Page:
I read ‘All you need to know about the City’ by Stoakes which I’d definitely recommend but sadly it’s not all you need to know: some parts are too basic, some too detailed and some irrelevant (I’m thinking the stuff on the reinsurance market).

    I’d recommend a combination of The Economist (magazine and podcasts), BBC News (basic) and the FT (detailed). For finance terms Investopedia is good. One of the most useful things I did was to summarise The Economist/recurring FT stories weekly and every time I didn’t understand something I’d research it until I did. Developing commercial awareness is like learning a new language: the best way to learn is to immerse yourself. I started out really unfocused but I slowly picked up how things connect with each other because I kept trying.

    2.

    This was early on in my application timeline, the interview was finished (so I thought) and the partners had answered my questions. I was about to get up when one of them asked "before you go Perseverance, tell us why we should choose you instead of the many other applicants we’ve just interviewed". I was really caught off guard – after a very long pause I ended up mumbling something about me being entrepreneurial and watched as my chances of a TC went out the window.

    A runner up would be: “What energises you?”.

    3.

    Honestly, not really no. There’s generally a greater proportion of Oxbridge/London Uni/private school students but I’ve seen enough students who didn’t go to these uni’s. In terms of extracurriculars they vary a lot; the key is not what experience you have but whether you know how to sell your experience. A lot of students think they need to be captain of X sports team or to have won mooting competitions, but with the right technique you can make working at McDonalds stand out.

    4.

    Yes – by the time it came to my last vacation scheme I had a decent sense of how to convert. If you’ve got to the vacation scheme you’re not far off and often it’s about not messing things up rather than having to be perfect – so I’d actually say don’t try too hard to stand out and you will.

    Be interested/enthusiastic about the work and ask thoughtful questions when it’s appropriate. Be sincere and a nice person to the other interns (even if others are trying to be competitive)/secretaries/trainees etc. Show you’ve taken feedback on board. Manage expectations if you’ve been given too much work, it’s much better to do less work of a higher quality than trying to work for everyone. There’s a lot more detail I could give and happy to expand if needed but generally these are the kind of qualities you need.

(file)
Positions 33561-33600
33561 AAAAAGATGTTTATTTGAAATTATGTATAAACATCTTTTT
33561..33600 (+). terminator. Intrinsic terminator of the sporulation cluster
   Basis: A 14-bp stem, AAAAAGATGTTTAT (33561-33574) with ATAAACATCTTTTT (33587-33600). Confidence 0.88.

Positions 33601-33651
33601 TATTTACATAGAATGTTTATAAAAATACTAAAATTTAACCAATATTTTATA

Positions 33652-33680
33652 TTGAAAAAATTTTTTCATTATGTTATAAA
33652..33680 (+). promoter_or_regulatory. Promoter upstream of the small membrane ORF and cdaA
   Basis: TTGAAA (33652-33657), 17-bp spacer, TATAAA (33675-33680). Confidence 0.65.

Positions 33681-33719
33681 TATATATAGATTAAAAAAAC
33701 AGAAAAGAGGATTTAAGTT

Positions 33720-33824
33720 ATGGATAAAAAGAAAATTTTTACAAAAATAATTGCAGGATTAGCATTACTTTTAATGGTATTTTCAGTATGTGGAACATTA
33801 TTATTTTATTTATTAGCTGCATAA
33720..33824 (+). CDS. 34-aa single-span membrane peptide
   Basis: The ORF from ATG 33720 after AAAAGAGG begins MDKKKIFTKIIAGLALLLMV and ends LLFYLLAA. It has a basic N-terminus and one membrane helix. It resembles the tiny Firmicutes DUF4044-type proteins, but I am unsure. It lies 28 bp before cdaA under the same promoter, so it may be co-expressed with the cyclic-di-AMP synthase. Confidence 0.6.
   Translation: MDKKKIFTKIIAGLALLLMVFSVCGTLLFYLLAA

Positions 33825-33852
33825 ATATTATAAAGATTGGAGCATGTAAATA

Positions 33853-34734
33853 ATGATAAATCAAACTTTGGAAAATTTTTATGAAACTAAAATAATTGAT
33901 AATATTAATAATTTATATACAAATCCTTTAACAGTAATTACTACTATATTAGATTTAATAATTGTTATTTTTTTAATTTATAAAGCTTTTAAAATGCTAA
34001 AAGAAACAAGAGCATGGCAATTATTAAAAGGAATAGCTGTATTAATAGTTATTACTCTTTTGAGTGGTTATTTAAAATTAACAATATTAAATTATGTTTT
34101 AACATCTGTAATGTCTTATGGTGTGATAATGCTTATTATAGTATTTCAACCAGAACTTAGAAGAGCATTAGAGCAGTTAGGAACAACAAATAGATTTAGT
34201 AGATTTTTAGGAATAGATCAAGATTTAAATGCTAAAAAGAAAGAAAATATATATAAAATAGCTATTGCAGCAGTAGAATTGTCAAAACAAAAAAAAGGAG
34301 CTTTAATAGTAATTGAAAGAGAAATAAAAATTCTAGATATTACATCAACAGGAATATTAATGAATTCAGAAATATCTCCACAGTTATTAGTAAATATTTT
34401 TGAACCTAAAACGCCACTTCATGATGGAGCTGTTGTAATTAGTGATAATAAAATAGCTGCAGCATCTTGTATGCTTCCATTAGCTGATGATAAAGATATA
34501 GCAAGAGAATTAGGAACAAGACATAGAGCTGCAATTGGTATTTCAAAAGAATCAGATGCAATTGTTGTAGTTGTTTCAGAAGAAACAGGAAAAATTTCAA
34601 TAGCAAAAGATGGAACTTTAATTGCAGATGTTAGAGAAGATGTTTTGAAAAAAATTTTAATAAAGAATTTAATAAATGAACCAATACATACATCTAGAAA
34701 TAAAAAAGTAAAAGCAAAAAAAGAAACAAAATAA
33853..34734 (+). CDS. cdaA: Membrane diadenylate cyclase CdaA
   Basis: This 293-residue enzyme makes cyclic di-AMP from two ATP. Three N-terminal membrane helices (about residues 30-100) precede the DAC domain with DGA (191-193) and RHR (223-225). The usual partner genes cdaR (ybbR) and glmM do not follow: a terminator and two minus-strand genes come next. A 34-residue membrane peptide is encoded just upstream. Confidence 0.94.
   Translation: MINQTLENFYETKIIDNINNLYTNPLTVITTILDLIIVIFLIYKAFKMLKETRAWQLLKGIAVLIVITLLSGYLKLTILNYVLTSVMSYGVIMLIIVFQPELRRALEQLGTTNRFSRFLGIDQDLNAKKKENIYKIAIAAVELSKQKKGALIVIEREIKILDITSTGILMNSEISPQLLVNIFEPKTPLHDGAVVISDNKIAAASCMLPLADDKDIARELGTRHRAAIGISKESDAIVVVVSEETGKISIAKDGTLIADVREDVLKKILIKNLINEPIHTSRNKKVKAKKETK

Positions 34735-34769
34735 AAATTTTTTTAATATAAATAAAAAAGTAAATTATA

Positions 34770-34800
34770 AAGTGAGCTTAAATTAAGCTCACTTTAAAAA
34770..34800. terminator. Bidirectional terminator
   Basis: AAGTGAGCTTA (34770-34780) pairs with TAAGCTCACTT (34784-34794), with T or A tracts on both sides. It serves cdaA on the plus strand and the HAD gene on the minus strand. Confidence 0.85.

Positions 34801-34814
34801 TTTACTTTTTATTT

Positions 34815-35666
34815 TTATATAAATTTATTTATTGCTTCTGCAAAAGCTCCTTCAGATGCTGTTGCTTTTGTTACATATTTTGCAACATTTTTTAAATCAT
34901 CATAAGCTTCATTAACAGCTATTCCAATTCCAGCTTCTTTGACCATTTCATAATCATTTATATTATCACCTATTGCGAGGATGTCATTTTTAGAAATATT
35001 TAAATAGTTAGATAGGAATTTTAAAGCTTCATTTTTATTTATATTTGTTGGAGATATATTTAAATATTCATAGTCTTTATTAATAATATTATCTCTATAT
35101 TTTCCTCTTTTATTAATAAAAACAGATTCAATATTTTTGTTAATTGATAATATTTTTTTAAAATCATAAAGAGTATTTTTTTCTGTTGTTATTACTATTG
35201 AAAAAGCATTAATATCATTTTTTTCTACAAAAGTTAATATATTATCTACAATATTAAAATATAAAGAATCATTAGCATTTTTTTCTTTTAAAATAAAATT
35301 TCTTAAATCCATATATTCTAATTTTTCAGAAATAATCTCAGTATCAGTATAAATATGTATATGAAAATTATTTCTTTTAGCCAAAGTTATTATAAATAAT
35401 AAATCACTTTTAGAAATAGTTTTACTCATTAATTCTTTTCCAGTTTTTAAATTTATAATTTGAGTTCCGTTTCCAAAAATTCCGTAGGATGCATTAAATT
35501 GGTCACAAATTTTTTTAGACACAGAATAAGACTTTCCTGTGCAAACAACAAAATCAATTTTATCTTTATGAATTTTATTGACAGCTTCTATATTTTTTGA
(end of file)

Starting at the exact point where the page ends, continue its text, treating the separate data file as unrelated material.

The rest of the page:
5.

    No problem: I didn’t want to go into corporate/commercial law until late into my second year of uni so that left me with little time to prepare and very little confidence (when everyone else seemed to have completed first year schemes/knew what they were doing etc.). It took me a long time to believe I could get into a good corporate law firm and I spent way too much time being hard on myself. I wish I realised sooner that the whole process – applications/interviews/schemes – are trainable skills and much like learning to play an instrument or working out, it’s going to be tough in the beginning but that doesn’t mean it’s impossible.

    And something a bit more concrete: I would have saved applications to certain firms until a bit later after I had some time to practice. That came back to bite me for a few when I couldn’t re-apply in the same cycle despite having a significantly better application.

    Let me know if anything is unclear or if you want me to expand on anything
    Thank you for providing such an in-depth answer I've done similar posts on this forum in the past and can really appreciate how much work and time you've put in.

    I can't think of any follow up questions off the top of my head, but I'll definitely ask you if I can think of anything prior to the New Year!
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    (Original post by JohanGRK)
    Thank you for providing such an in-depth answer I've done similar posts on this forum in the past and can really appreciate how much work and time you've put in.

    I can't think of any follow up questions off the top of my head, but I'll definitely ask you if I can think of anything prior to the New Year!
    Anytime